"It [the data collection] is completely unprecedented in the state of Michigan," Anderson-Vincent said. "There are thousands of wells that are permitted by the state that do not gather groundwater level data, let alone streamflow data, or conduct all the other environmental studies that we do."

Environmental advocates, however, are reluctant to trust Nestlé's self-reporting, and they are demanding that the state conduct its own independent research.

"The process we have for evaluating these permits is seriously flawed," said Holtz of the Michigan Sierra Club. "They haven't done on-site inspections and research. They relied on computer models and information from consultants hired by Nestlé. They don't really take a holistic view, an aggregate view, of all the different permits over the years that Nestlé has gotten."

A similar dispute over a well in Mecosta County resulted in a 2009 court order that required Nestlé to reduce pumping from 400 to 218 gallons per minute after the environmental group Michigan Citizens for Water Conservation sued.

"Back then, there wasn't a lot of data, it was really just projections and predictions of what might happen and different opinions on that," Anderson-Vincent said. She maintains that 17 years worth of data and stricter regulations ensure that there will be no environmental degradation in this case.

Groundwater is difficult to study, largely because it's, well, underground. If the MDEQ were to conduct its own research on the watershed, as environmental groups have requested, it would take years to develop an accurate picture of how Nestlé's activity may affect the local environment.

Ice Mountain is one of Nestlé's six regional spring water brands in the U.S. It differs from Pure Life, another Nestlé brand, in that Ice Mountain is only minimally processed in order to maintain a taste characteristic of Michigan water. In contrast, water sold as Pure Life is pumped from municipal water sources all over the country, stripped of its natural minerals, and then has Nestlé's own recipe of minerals added back in so it tastes the same no matter where it originates.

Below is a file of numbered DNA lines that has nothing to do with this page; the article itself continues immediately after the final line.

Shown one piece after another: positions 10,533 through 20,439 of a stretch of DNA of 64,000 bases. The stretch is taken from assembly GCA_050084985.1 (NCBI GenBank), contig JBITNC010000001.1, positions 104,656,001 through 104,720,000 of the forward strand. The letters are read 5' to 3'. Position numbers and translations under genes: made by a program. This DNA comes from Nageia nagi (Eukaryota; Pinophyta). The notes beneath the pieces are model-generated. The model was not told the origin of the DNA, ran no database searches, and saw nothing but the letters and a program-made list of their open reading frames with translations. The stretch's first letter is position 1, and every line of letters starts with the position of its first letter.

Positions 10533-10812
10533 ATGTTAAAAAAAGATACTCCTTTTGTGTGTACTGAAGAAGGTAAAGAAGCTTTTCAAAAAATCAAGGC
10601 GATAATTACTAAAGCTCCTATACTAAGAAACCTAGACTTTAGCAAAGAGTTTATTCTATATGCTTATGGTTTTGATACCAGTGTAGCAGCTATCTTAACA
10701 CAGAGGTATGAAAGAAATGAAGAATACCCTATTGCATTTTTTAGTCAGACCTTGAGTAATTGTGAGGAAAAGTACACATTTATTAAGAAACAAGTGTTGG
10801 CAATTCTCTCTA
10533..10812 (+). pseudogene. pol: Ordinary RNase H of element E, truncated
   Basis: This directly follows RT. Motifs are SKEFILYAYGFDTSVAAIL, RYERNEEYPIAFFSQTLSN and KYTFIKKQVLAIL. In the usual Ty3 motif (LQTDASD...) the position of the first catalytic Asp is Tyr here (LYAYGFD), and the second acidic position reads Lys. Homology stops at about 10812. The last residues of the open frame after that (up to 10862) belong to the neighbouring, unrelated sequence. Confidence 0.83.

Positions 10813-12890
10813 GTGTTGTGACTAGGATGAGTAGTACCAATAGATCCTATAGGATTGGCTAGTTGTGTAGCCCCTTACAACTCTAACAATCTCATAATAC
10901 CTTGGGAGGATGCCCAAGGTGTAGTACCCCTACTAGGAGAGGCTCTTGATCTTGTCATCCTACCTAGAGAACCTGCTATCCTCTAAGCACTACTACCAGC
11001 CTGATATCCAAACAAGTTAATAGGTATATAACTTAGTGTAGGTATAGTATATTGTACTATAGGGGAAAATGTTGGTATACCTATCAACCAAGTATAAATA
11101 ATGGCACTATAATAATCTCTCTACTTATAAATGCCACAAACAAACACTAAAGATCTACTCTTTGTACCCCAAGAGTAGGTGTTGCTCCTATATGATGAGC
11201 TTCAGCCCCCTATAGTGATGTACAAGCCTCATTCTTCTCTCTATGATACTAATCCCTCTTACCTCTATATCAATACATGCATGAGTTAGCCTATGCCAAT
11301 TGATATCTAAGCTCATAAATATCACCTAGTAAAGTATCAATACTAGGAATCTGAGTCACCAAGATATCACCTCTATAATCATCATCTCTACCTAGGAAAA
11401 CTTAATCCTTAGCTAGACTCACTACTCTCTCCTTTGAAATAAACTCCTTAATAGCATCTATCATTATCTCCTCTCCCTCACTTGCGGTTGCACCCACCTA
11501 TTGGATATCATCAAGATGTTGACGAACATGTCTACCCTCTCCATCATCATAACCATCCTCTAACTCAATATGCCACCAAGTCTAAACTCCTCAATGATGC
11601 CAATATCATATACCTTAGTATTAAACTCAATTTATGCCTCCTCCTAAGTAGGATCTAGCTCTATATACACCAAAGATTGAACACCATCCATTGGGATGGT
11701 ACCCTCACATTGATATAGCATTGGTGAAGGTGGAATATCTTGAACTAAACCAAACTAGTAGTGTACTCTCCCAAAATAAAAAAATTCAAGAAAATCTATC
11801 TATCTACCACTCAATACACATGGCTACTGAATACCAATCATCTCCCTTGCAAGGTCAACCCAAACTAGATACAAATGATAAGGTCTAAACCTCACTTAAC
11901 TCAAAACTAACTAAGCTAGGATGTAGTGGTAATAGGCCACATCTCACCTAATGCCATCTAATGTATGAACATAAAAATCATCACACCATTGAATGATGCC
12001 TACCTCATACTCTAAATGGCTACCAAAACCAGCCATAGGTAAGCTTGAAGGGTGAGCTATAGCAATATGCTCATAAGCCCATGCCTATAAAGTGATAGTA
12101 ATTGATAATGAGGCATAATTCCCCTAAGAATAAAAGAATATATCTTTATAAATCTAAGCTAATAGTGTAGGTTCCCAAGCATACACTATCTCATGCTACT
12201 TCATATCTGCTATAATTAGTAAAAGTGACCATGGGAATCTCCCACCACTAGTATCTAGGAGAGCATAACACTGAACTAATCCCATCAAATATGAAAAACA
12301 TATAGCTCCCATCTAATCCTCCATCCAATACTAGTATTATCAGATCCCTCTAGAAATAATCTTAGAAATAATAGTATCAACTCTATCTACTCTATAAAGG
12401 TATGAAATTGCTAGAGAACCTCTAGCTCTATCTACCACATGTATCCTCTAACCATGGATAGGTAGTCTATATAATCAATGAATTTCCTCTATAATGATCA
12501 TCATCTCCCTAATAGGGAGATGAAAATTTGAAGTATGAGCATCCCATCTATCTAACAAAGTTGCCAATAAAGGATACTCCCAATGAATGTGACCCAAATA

The expansion of the Stanwood factory is fueled by increased consumer demand. Despite its well-known environmental burden, bottled water outsold soda for the first time last year to become the most popular beverage in the country.

Nestlé is quick to point out that it is far from the greatest consumer of water in Michigan. According to MDEQ data, it ranked 85th in state water usage in 2015, preceded by factories, mines and other industrial operations. The difference is that most of those companies eventually return extracted water to the watershed, while Nestlé ships water out of the area.

At the heart of the issue is how communities manage their natural resources. "Should we even be in the business of allowing for-profit corporations to withdraw water and export it and sell it for profit? Should that even be something we allow?" Holtz asked.

Reposted with permission from our media associate SIERRA Magazine.